Changes to the MLS. What does it mean to home sellers and Realtors?

mlsChanges to the MLS. What does it mean to home sellers and Realtors?

There is a lot of confusion amongst the general public and in real estate offices across the country. I took a couple of phone calls yesterday from people living in Kitchener Waterloo about the unbundling of services and how that might work for them selling their homes. What exactly changed? Can people upload their properties for sale onto the MLS database? Are realtors redundant? These are just some of the questions I’ve been asked recently.

Why is there so much confusion?

On one side, the TV media and private home selling franchises are reporting this is great news for consumers; they no longer have to pay high realtor commissions. On the other side, the Canadian Real Estate Association (CREA) is saying that consumers always (at least in the past ten years) had other choices than full service realty. Besides selling their home themselves, they could employ flat fee brokerages or negotiate with their realtor fees for service.

What’s changed for realtors then?

The big change is that realtors can unbundle their services and offer consumers a choice, like:

Post your house on MLS: $500

Update MLS for open houses, price changes: $50 each time

Hold two open houses: $200

Advertise in print publications: $150/week

(I’m just making up these numbers and menu choices). The point is, previous to the change, realtors could not charge this way. We had to charge a percentage of selling price. The other change is that realtors don’t have to wait for a listing to sell to get paid. These are upfront fees.

How soon can I take advantage of these changes?

Home sellers can take advantage of these changes now. The only problem is with the real estate paperwork. Currently the real estate board is updating our forms. They should be completed soon. In the short term, realtors can use the old forms but with many amendments.

Why do the listing forms need to be changed?

The forms are obsolete for many reasons. One reason being, in the past, realtors were not allowed to charge a dollar amount for listing and a percentage for selling. There are also all kinds of representations and legalities that have to be taken out of the paperwork (or made optional and chargeable, I assume).

Can I, as a private home seller upload my information onto (MLS)?

No. Only real estate boards can do this. They get the information from their licensed board members (realtors).

I still have to deal with a realtor for my house to appear on MLS?


Can my name appear as the contact on (MLS)?

No. The realtor’s name (or brokerage) has to appear here.

Can a realtor charge whatever he wants for posting my info on MLS?


Will agents adopt the listing menu approach?

Probably not. Certainly not the way the media reports it. The problem is, for realtors, because of commission splits with our brokerages it doesn’t make any sense for us to take on the work, responsibility and liabilities for posting something onto MLS for $500 or even $1000 unless there is something else the home seller can offer (like using the agent to buy their next house so the agent can get paid on that end).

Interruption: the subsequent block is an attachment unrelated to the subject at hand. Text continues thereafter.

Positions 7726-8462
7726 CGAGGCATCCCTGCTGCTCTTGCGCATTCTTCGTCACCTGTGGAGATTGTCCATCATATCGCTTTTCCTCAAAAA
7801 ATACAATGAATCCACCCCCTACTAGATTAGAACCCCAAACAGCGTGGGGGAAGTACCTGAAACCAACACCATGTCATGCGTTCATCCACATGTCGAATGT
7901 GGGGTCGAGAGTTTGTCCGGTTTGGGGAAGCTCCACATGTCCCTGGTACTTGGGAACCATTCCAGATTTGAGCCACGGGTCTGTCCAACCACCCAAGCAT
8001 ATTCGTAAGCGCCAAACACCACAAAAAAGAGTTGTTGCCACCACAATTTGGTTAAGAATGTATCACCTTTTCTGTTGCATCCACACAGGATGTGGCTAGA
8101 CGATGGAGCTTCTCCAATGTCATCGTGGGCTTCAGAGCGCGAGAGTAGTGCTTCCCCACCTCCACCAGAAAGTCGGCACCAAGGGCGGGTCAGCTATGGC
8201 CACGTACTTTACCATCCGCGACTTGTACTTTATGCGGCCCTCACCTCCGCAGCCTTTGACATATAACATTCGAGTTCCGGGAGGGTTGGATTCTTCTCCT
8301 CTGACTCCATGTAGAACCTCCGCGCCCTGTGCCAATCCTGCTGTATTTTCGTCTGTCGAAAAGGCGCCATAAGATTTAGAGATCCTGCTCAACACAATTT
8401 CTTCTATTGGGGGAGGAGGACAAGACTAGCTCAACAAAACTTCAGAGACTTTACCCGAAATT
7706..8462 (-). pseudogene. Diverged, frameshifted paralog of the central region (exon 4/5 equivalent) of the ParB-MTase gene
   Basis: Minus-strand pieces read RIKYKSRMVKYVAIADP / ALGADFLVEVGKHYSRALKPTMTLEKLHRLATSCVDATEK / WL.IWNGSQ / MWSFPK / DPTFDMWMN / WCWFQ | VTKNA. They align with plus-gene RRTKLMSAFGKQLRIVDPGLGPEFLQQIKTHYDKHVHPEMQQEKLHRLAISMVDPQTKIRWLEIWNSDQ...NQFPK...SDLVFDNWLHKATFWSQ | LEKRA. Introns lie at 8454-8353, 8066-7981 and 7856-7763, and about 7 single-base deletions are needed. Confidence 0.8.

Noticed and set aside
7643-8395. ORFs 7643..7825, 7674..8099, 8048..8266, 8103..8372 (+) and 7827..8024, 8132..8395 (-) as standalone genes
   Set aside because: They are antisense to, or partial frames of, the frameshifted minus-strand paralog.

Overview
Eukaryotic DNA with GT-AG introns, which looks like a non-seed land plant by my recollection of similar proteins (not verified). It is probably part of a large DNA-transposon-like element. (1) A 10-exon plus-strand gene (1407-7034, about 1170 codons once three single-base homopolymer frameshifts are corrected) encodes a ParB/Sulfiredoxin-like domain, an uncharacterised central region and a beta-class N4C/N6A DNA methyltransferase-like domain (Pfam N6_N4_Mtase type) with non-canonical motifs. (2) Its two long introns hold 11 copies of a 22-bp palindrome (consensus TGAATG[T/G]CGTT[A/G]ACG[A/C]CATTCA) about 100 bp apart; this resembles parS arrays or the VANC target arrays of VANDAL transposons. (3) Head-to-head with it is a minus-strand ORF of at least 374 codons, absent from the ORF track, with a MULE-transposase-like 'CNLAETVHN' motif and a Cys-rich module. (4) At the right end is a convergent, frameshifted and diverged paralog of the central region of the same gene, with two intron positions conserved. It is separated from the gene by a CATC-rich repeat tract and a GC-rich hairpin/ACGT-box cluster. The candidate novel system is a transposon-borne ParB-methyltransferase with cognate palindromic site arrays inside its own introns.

So it really comes down to money?

No. It really comes down to representation. Realtors work with their clients to protect them from lawsuits, fraud, property crime…Realtors represent the best interest of their clients and are liable if they make mistakes. Realtors simply cannot post listings to MLS without representation at this point in time. The risk is too great and the reward is to little.

How do you see things changing?

I predict more flat fee brokerages and “posting agents” will enter the market. They will offer service without representation to post your house for sale on MLS. They may offer other chargeable services and advice. If a home seller takes this route, he should be very careful about what he discloses about the house to the potential buyer (especially if the buyer has an agent). He will be liable for things he discloses and doesn’t disclose. In many cases he’d be best advised to have his lawyer approve the offer to purchase and be around anytime the buyer is meeting with the seller.

I also think realtors and their clients will spend more time upfront discussing the home sellers options and exploring ways the realtor might help.

What about the Property Guys and other franchises? How will the changes help them?

I can’t see how the change helps them. They aren’t realtors so they can’t post their clients’ properties to MLS. What we had before was a two-tier system between no service (and no representation) and full service (with representation). Now, what we appear to have is more choice for the consumer but with more risk. That’s my take on it anyway. Let’s see how it plays out.

If you have any questions, please ask.

**UPDATED Further Reading**

Why are realtors’ commissions so high? How to negotiate your realtor’s commission.

Can I put my house on MLS without a realtor?  No. You want to be listed on your local board.

Can I list my house for a flat fee using an agent? Yes. Be prepared to do some on the work.

Comfree or Property Guys? Which is better? Comfree is better.

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  1. says: Joe

    Good post. Seems to me that most consumers still want an agent to do the negotiating and the paperwork. I think over time there might be a cultural shift. It’s like autotrader – you can sell your car by yourself, but the majority of people still run out to a dealer.

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